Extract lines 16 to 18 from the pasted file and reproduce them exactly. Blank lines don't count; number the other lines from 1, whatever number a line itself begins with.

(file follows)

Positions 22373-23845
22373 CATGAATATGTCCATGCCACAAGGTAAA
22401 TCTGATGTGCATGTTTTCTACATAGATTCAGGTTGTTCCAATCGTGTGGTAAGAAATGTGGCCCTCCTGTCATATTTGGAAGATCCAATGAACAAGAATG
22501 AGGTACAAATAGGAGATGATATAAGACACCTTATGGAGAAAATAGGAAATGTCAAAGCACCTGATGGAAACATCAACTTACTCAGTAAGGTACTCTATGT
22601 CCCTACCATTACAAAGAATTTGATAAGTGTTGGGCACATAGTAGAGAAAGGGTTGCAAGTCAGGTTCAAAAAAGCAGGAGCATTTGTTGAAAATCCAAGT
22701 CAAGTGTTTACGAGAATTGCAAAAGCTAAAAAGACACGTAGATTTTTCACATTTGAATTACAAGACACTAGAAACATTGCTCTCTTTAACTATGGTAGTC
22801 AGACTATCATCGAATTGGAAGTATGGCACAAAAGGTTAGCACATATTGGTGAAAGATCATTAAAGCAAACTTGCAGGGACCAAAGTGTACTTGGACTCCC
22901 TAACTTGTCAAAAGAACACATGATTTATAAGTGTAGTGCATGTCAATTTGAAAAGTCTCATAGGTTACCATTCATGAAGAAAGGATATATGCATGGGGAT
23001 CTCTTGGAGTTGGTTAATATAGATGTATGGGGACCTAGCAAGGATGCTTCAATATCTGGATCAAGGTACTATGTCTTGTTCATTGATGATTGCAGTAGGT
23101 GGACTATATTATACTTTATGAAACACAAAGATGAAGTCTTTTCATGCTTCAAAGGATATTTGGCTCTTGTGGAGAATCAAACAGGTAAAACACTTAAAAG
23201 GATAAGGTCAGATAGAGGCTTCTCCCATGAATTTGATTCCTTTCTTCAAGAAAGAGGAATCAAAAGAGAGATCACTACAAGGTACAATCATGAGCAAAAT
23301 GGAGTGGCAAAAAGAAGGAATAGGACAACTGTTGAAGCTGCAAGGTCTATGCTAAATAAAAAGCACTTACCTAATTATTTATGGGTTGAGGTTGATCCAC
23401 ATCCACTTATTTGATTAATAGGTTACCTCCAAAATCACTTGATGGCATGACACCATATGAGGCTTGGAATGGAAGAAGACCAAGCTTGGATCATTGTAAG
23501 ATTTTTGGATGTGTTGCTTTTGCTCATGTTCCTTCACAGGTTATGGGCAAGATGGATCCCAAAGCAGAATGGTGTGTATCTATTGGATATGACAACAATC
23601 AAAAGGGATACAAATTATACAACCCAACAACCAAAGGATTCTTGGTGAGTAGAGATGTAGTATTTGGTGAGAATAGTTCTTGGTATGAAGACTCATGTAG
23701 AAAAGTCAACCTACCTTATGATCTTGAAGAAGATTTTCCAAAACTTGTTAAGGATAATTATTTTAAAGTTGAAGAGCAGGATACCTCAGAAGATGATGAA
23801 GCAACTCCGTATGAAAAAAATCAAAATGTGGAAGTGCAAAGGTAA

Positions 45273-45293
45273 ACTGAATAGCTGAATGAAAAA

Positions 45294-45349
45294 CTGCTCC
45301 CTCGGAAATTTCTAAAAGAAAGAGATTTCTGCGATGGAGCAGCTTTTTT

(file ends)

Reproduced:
23701 AAAAGTCAACCTACCTTATGATCTTGAAGAAGATTTTCCAAAACTTGTTAAGGATAATTATTTTAAAGTTGAAGAGCAGGATACCTCAGAAGATGATGAA
23801 GCAACTCCGTATGAAAAAAATCAAAATGTGGAAGTGCAAAGGTAA

Positions 45273-45293